Befitting his strategic role in the latest Kellogg’s Frosted Flakes campaign, Tony the Tiger has been given a makeover for purposes of his live appearances.
The iconic character sported a new animatronic suit created by Jim Henson’s Creature Shop — gear that allows him to talk, sing and move more naturally as he interacts with his fans out in the real world — in a press event held this morning in New York City (above). The event was also live-streamed on the brand’s Facebook channel.
Tony was accompanied by actor/TV host Alfonso Ribeiro (“America’s Funniest Home Videos”), who was tapped to help with the official kickoff of the brand’s “Let Your Gr-r-reat Out” campaign.
The campaign, from Frosted Flakes lead creative agency Leo Burnett, continues the emphasis on kids and dads seen in Burnett’s “Share What You Love” campaign, which had been running since 2010 — but with an updated strategy focused on tweens.
The new campaign reflects an insight that tweens often doubt themselves and may need encouragement to display their abilities, show who they are and achieve their goals. Or, in brand speak, “let their great out.”
Frosted Flakes and Tony are being positioned as catalysts to help motivate tweens to try things and express themselves — in part by encouraging dads to encourage their kids to do so.
To introduce this premise as kids go back to school, the marketing team is employing the results of a survey conducted among dads and tweens in August.
During the press event, Ribeiro shared an anecdote about supporting his own 13-year-old daughter as she struggled with ambivalence about her gymnastic abilities. Then he shared survey stats such as: 90% of tweens “think that they’re great,” yet four out of 10 often hold off from expressing their greatness; 70% wish they had more opportunities to share with others what makes them great; and 62% say they’d be more likely to do such sharing if they had more encouragement. Dads surveyed confirmed that they want their tweens to have such opportunities, as well as their desire to connect more with their tweens.
During the event, “Tony” noted that he and Ribeiro will be posting about the “LYGO” theme on Frosted Flakes’s social channels (Facebook, Twitter) over the next few weeks, and encouraged tweens and dads to interact using #LetYourGreatOut.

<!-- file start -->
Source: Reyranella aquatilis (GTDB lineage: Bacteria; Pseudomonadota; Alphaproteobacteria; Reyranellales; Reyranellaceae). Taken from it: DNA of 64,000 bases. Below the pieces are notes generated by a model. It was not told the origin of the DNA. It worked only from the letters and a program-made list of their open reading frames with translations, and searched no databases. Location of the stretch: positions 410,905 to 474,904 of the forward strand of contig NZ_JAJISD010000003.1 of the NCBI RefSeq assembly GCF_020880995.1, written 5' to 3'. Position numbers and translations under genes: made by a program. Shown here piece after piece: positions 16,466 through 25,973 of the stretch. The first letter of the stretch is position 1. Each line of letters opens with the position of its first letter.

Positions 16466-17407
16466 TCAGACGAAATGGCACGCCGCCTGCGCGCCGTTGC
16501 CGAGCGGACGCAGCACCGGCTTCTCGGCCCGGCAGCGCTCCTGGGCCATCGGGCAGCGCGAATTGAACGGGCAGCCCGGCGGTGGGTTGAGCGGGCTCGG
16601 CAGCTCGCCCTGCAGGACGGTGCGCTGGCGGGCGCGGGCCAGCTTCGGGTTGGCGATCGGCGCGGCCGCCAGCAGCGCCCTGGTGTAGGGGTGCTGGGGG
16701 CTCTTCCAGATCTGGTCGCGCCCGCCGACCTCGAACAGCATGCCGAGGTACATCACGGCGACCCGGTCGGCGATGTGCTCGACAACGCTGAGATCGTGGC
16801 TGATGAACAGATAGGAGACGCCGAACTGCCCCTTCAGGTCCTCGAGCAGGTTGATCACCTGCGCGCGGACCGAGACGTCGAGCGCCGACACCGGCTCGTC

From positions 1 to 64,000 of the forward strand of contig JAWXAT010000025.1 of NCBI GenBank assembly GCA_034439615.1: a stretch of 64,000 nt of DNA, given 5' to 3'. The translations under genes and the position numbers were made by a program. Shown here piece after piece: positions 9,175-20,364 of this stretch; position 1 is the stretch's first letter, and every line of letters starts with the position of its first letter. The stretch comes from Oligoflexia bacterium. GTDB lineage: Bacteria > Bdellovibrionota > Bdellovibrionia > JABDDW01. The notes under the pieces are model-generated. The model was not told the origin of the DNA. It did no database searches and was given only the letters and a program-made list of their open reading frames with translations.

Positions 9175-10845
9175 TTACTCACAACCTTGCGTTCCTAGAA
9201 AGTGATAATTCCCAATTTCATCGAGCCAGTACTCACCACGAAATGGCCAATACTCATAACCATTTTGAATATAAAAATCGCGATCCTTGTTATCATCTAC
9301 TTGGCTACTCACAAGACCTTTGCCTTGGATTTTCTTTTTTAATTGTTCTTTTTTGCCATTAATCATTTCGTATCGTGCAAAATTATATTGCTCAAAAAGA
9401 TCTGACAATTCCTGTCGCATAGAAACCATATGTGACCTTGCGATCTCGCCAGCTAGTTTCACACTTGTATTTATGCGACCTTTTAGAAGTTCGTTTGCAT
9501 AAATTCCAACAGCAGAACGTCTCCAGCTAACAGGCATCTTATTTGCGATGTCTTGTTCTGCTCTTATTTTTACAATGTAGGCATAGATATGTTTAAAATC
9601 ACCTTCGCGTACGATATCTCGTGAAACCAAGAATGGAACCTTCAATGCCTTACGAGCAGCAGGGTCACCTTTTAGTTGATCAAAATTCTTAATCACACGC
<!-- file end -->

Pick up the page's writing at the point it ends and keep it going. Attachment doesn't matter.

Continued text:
He also mentioned his appearance in the brand’s new “LYGO” commercial. That TV spot (below), which actually began airing in mid-July, shows Tony interacting with a tween girl, who is then shown actively enjoying herself at a skate park – in her wheelchair.
The campaign will also include new digital content and ads for display and mobile, reports Christie Crouch, associate director, brand marketing for Kellogg.
Tony has been making live and advertising appearances for may years as part of the brand’s parallel, ongoing marketing tied to kids’ sports (including its sponsorship of the Little League World Series in August), and he’ll now be evangelizing the “LYGO” mission at sports and other events.
While there’s no campaign-specific tour planned as of now, Crouch confirms that the new-and-improved Tony will be making appearances around the country.
The character’s appearance has been changed a number of times since it was introduced as part of the cereal brand’s launch in 1951, including recent “contemporizing” for digital advertising, video and television. Upgrading the way he looks for in-person appearances and when the character is seen in costume in videos or live-streams was a logical next step.
Tony will also have a more prominent presence on redesigned packaging to debut in October, Crouch tells Marketing Daily.
Frosted Flakes has been focusing on dads and kids, and now tweens in particular, because they’re core customer groups with the potential to drive more growth.
Kids and dads consume more Frosted Flakes than other family members, according to Crouch. Still, dads — who now do an increasing amount of family food shopping — tend to eat other cereal brands more often than Frosted Flakes, according to the brand’s research.
Also, although Frosted Flakes is already the #1 kids’ cereal (and #3 RTE cereal overall), it was time to raise Tony’s profile among tweens, who are showing declining familiarity with the character.
Frosted Flakes has seen sales softness in recent years, though it hasn’t been nearly as hard-hit as many cereal brands. (Its sales were down 4.5% in 2014, for instance, according to Consumer Edge Research.)
The good news: In the latest four-week period — since the first “LYGO” spot began airing — the brand has seen its largest year-over-year sales growth in three years, according to Crouch.
Source: Media Post Social